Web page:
Kids Most Likely to Start Abusing Painkillers at 16
Jim LiebeltJim is Senior Writer, Editor and Researcher for the HomeWord Center for Youth and Family at Azusa Pacific University. Jim has over 25 years of experience as a youth and family ministry specialist, and has been on the HomeWord staff since 1998. He has served over the years as a pastor, author, youth ministry trainer, adjunct college instructor and speaker. Jim’s culture blog and parenting articles appear on HomeWord.com. Jim is a contributing author of culture and parenting articles to Crosswalk.com. Jim and his wife Jenny live in Olympia, WA.
- 2012 May 17
Among U.S. adolescents, misuse of prescription painkillers peaks at age 16, earlier than thought, a new large survey analysis reveals.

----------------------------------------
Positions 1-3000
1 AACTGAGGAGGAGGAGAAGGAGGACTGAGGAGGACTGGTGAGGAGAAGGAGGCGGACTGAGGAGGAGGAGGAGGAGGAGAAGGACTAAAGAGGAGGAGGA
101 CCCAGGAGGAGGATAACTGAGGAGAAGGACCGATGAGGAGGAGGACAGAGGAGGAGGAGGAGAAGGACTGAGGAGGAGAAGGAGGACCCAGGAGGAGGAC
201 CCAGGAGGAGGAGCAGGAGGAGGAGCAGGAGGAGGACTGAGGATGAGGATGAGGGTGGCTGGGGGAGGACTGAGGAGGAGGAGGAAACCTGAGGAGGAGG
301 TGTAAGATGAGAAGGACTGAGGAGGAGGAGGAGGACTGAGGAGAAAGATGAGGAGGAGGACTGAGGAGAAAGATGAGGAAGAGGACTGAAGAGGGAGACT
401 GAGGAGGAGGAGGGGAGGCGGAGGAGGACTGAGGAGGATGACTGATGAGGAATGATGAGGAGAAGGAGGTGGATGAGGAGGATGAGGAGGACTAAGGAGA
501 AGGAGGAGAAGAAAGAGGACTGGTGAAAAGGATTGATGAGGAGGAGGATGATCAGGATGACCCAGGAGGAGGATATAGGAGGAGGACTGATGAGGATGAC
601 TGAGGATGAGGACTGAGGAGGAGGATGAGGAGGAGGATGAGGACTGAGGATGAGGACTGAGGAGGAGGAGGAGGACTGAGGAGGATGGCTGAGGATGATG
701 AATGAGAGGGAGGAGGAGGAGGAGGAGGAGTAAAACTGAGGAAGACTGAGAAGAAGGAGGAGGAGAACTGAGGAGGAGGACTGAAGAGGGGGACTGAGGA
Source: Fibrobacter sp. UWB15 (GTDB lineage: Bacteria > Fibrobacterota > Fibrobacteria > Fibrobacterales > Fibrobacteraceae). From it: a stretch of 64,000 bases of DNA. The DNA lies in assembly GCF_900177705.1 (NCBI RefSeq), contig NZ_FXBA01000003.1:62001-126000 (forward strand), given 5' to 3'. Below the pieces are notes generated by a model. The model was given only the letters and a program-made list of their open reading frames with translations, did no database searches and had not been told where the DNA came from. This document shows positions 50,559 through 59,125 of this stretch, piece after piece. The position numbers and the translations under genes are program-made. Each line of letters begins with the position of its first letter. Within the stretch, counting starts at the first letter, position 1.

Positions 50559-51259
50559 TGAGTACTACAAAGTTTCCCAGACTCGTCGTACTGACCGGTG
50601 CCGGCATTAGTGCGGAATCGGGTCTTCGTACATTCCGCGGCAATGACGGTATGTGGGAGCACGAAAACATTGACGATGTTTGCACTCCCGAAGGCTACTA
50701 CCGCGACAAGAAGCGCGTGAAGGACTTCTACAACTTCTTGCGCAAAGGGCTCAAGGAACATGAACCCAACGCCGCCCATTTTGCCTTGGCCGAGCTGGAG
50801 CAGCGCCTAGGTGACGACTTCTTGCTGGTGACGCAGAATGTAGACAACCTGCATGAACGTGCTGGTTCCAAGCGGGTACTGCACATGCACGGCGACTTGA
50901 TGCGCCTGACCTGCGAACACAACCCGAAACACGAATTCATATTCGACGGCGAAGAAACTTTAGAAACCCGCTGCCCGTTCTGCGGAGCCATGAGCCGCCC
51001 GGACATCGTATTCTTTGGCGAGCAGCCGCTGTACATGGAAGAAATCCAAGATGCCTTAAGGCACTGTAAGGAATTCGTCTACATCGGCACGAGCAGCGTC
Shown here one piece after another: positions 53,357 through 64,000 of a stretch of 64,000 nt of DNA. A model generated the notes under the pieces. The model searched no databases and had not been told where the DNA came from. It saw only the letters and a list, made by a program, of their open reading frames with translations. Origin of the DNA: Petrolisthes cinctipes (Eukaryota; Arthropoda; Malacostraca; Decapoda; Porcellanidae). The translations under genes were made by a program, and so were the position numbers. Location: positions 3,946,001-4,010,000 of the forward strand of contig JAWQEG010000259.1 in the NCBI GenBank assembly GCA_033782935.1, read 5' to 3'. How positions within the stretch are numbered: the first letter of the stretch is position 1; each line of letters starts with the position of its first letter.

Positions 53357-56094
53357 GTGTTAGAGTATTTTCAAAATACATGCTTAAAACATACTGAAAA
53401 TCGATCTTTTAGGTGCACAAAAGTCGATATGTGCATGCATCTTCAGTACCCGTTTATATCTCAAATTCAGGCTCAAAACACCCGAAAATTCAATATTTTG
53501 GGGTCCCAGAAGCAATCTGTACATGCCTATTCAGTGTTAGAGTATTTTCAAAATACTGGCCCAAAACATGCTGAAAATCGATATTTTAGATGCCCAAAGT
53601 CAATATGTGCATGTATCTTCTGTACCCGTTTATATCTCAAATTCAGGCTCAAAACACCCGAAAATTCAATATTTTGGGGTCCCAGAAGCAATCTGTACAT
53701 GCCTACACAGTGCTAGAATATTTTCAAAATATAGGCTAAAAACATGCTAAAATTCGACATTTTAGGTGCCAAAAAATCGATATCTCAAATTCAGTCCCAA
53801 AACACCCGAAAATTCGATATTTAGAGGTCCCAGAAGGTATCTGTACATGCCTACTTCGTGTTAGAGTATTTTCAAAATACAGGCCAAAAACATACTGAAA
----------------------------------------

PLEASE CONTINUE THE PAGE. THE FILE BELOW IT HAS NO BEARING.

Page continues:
"What our findings suggest is that if we wait until the last year of high school or college to take some kind of action that could prevent the misuse of opioid painkillers, it'll be a case of too little, too late," cautioned study co-author James Anthony, a professor of epidemiology and biostatistics in the department of epidemiology and biostatistics at Michigan State University in East Lansing.
Many experts consider "extramedical" painkiller abuse -- taking pain drugs such as OxyContin (oxycodone) and Vicodin (hydrocodone) to get high rather than to relieve extreme pain -- the country's most serious drug challenge. Some kids had already misused these drugs by age 13 or 14, or eighth grade, the researchers found.
The authors found that while roughly one in 60 kids between 12 and 21 initiates prescription pain reliever abuse at some point in that age range, the risk for doing so peaks at about 2.5 percent by age 16.
The study appears in the online edition of the Archives of Pediatrics & Adolescent Medicine.